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Here’s what you need to know
China’s yuan hit a 14-year low. It fell to about 7.23 to the dollar following the US Federal Reserve’s interest rate hike last week.
The Bank of England intervened in the bond market. It has committed about £65 billion ($69 billion) to buy long-dated bonds as it seeks to stabilize the market.
The EU announced a new Russia sanctions plan. The proposed package includes an oil price cap, a ban on some steel imports, and chip export restrictions.
Singapore’s SATS will become the world’s largest air cargo handler. The carrier’s $1.14 billion purchase of World Flight Services will expand its network to cover over 50% of global air cargo volume.
The first US-Pacific Islands summit got off to a rough start. The Solomon Islands refused to endorse a joint declaration, while Micronesia found US financial support “insufficient.”
Shell bought a Nigeria-based solar company. It purchased Daystar Power for an undisclosed sum, marking the oil giant’s first acquisition in the African renewables sector.
What to watch for
Nike looks to be sprinting, not walking, into the metaverse. Seven million visitors have traversed Nikeland, the sneaker maker’s Roblox world, since its launch five months ago. Meanwhile, Nike’s purchase of non-fungible token studio RTFKT is paying off—in millions of dollars.
But can these digital wins help pick up the sneaker giant’s flagging performance? First quarter earnings, released today when the market closes, might provide a clue.
Nike far outstrips other major brands in terms of earnings from the metaverse, minting $185 million compared to its rival Adidas’s meager $11 million. While impressive, that figure remains a drop in the ocean that is Nike’s total revenue. Even in a not-so-good year, Nike is making over $12 billion each quarter.
In a year that has seen production hiccups, oversupply issues, and a strong dollar reducing revenues from international markets, success in the metaverse may offer Nike’s stock some lift, and be a bright spot for investors.
Don’t WhatsApp about finances
As convenient as it is for bank workers to text or send WhatsApp messages to clients and colleagues about business matters, it’s… well, super illegal, and now 16 financial firms are facing a combined $1.8 billion in fines for not putting a stop to the communications.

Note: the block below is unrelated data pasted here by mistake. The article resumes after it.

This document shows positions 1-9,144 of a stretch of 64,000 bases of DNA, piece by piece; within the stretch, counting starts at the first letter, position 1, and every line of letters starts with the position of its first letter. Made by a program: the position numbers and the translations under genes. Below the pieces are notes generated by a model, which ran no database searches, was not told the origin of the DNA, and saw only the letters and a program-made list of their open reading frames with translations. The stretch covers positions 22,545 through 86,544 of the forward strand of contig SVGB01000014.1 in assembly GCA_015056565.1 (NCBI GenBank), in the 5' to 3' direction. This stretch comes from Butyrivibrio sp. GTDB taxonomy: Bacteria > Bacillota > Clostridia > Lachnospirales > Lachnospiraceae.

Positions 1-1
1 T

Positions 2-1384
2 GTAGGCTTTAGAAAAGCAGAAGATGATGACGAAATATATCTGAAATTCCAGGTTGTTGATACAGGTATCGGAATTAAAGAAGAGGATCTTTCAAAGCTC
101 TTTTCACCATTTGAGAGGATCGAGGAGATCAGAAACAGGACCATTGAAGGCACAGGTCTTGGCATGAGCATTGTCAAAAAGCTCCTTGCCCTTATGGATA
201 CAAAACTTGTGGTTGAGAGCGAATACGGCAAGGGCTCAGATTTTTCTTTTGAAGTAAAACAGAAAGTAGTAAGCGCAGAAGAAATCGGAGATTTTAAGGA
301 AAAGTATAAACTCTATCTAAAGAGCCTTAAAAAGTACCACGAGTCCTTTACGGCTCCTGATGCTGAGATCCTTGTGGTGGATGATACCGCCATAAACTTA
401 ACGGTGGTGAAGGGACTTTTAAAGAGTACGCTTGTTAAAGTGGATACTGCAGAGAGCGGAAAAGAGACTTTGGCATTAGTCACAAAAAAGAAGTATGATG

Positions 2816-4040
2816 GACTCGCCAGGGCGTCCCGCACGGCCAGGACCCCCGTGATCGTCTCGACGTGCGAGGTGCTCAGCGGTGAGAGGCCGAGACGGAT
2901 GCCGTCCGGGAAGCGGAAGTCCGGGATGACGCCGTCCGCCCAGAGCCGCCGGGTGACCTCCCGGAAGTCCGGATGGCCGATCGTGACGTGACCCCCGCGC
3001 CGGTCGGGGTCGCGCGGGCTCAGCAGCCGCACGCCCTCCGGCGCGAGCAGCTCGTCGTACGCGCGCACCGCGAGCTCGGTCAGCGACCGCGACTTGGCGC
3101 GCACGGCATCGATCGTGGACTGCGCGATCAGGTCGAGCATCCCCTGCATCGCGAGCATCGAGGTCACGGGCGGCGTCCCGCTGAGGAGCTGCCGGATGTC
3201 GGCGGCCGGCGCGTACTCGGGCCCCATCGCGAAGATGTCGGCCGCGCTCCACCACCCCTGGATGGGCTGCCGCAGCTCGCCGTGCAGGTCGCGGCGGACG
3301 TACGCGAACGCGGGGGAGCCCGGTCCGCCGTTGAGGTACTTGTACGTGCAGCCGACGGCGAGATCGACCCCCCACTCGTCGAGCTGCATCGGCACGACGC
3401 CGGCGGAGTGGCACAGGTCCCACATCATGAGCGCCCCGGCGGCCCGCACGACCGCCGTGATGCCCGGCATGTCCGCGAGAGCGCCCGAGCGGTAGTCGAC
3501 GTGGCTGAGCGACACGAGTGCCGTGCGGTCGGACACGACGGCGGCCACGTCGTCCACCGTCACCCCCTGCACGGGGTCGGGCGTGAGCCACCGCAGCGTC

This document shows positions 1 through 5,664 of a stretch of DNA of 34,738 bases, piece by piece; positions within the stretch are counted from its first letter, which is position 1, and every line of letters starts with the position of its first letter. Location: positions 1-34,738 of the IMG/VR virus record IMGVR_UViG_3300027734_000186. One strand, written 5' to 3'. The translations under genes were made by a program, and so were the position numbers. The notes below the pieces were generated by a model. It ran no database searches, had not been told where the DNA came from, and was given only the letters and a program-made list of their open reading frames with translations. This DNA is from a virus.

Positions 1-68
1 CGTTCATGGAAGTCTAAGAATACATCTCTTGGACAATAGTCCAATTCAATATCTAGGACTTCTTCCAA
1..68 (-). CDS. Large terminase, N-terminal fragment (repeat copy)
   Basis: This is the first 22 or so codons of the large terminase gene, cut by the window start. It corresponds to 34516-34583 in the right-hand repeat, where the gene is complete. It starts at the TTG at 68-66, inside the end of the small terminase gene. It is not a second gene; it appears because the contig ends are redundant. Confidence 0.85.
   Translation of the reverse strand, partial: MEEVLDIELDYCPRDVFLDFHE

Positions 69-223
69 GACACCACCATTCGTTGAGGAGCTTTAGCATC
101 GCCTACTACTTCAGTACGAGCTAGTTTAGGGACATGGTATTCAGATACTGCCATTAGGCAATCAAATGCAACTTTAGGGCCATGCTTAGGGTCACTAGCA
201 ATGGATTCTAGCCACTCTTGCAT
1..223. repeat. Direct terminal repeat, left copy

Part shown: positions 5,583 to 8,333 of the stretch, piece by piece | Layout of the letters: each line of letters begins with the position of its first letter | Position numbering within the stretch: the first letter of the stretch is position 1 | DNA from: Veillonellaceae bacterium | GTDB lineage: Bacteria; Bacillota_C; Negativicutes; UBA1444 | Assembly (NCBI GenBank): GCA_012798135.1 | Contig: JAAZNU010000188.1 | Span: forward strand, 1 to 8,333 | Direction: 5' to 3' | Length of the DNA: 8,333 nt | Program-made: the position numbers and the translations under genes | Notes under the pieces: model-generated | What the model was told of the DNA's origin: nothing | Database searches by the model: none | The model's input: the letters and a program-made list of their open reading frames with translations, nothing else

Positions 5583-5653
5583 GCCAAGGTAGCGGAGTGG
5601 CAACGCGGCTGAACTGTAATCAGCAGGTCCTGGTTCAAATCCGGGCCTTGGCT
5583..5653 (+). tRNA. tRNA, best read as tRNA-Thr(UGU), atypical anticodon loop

It’s not like the phenomenon, made all the more acute as bankers worked from home, was just among novice employees. Several managing directors and heads of trading desks were explicitly called out in an investigation by the US Securities and Exchange Commission (SEC) and the Commodity Futures Trading Commission (CFTC), for doing things like directing employees to delete messages.
Several banks have ousted officials over the grievances and slashed bonuses for employees who weren’t following communication regulations. Some have even said they’re going to employ a person to oversee the issue. Never thought we’d see “bank WhatsApp cop” on job boards.
👩💻 … And on the topic of the evolution of tech in the workplace, Quartz at Work is hosting a panel of experts this week to discuss just that matter. They’ll offer strategies to align the operating systems of your company with the tools that can make a difference. RSVP for the event, which is this Friday, Sept. 30, from 5-6 pm BST / 12-1 pm EDT.
It’s clean out time for space junk
The US Federal Communications Commission (FCC) and NASA are finally taking steps to reduce the huge amount of defunct satellites that are gumming up the space around Earth. Pundits think the FCC’s newly proposed five-year deadline to remove space junk is a great step. But does it go far enough?
Monitoring space junk is becoming more complicated as the number of errant items—and their risk of colliding—only increases. We’re sort of space debris nerds here at Quartz, and over the years have reported on:
💥 Just how close some debris have come to colliding
🤖 The rise of robot garbage hunters in space
🛰 Every active satellite orbiting Earth (at least in 2015)
🚛 Why we can’t solve the space junk problem with an orbital garbage truck—yet
🛸 That you’re likely not seeing a UFO or a shooting star, but space pollution
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An all-electric airplane took to the skies. The prototype could become the first fully electric commercial plane.
Brazil’s yellow football jerseys are getting the boot. For many fans, its association with far-right politics has soured its symbolism.
Our best wishes for a productive day. Send any news, comments, smart birds, and phygital art to firstname.lastname@example.org. Reader support makes Quartz available to all—become a member. Today’s Daily Brief was brought to you by Ananya Bhattacharya, Sofia Lotto Persio, Julia Malleck, and Morgan Haefner.